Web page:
To be human is to experience pleasure and suffering. The internal peace we all claim to desire probably culminates in a non-human existence. A lot of people lose track of peace, or when they talk about peace it’s like they’re blowing hot air. In other words, most people don’t want to fess up to their subtle belief that it’s fun to have problems. Even when people try to claim that’s not true, that they don’t like drama, don’t they still like it when there are unfortunate people for them to help? Those are still problems, albeit not one’s own. So that’s a problem there, isn’t it? The problem of subtly desiring problems to solve.

And then we all think, “but not me! I see how the world is for real. I’m a good person. I like everybody!” Which is just more typical sandwich counter baloney. People reveal who they are during disasters or horrible situations and threatened circumstances. It ain’t pretty. When the average person is confronted by terrible fear or lust or anger or any other strong emotion, they become possessed and blank out. When they come to, they’ve done something they regret.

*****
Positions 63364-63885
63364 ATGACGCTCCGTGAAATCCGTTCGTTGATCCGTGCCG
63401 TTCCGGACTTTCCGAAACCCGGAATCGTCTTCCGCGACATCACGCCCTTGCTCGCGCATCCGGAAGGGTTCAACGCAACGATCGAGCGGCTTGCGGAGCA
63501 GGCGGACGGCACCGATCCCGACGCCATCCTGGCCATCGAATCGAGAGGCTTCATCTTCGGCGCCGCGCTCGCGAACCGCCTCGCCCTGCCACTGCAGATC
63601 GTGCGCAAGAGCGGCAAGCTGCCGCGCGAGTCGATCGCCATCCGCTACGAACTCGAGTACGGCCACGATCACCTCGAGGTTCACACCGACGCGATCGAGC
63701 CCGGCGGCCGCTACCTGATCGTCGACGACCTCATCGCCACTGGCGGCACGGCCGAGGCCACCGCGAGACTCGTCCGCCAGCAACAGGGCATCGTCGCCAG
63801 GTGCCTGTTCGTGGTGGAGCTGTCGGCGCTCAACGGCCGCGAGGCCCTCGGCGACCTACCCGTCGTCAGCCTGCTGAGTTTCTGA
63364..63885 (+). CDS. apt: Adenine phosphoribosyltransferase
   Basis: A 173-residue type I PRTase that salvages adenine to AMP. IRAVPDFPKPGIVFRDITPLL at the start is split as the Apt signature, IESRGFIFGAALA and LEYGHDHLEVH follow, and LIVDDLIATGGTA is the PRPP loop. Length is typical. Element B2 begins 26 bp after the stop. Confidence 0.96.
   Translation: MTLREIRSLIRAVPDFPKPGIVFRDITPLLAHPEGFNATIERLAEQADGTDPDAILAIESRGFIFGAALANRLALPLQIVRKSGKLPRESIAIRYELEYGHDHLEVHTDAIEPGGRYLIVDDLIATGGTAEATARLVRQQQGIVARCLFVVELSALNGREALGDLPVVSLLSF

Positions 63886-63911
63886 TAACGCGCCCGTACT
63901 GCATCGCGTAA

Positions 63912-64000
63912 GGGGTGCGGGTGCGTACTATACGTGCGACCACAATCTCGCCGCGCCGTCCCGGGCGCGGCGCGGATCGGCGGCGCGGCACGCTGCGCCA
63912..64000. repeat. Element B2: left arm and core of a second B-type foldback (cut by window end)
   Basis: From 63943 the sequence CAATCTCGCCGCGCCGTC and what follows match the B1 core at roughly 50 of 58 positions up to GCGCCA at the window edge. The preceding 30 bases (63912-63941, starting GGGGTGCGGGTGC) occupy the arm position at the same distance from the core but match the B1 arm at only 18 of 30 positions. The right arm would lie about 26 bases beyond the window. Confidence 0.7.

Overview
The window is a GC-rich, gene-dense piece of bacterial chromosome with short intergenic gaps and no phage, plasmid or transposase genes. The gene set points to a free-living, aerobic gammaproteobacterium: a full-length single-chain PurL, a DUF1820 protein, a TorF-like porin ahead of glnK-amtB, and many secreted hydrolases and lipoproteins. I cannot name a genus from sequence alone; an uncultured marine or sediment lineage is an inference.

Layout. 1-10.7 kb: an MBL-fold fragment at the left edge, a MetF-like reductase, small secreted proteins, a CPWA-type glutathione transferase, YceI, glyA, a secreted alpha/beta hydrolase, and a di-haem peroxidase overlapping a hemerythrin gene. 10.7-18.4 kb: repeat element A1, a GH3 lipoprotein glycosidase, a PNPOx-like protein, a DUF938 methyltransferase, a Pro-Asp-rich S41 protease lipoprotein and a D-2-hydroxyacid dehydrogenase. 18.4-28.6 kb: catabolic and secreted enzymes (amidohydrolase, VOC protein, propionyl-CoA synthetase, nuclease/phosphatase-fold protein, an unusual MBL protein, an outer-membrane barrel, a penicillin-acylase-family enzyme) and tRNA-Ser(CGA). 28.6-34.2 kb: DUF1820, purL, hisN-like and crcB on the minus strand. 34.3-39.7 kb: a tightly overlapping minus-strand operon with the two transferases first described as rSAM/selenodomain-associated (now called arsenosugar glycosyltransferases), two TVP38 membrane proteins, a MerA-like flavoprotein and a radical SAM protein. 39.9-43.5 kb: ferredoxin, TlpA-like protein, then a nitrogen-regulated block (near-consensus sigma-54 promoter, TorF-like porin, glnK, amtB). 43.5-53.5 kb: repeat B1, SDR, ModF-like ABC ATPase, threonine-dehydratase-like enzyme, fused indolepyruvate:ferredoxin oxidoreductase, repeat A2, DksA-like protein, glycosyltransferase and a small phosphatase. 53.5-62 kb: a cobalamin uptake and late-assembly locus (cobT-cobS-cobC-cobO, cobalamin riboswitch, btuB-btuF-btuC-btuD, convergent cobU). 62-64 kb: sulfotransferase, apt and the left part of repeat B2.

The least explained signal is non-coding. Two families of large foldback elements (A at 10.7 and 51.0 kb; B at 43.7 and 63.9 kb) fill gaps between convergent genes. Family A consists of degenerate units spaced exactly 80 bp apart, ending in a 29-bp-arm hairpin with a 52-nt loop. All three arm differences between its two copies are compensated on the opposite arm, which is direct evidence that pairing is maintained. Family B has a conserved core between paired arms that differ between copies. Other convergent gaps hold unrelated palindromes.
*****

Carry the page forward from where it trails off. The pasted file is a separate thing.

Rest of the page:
That is the craziness of life, my friends. Deep realization is often comprised of personal factors of responsibility, consistency — an embodiment of faith. Not faith in the magical, make-believe way. Faith as in, action without question. Something needs to be done and you do it. But it’s not the same as just being a hard worker or a military man, ‘coz enlightened folks are morally perfect and nice and charming.

Ultimately, in life you don’t have to do anything. But you’ll be (more) miserable if you do nothing. So you do stuff. End of story. Existential problems solved.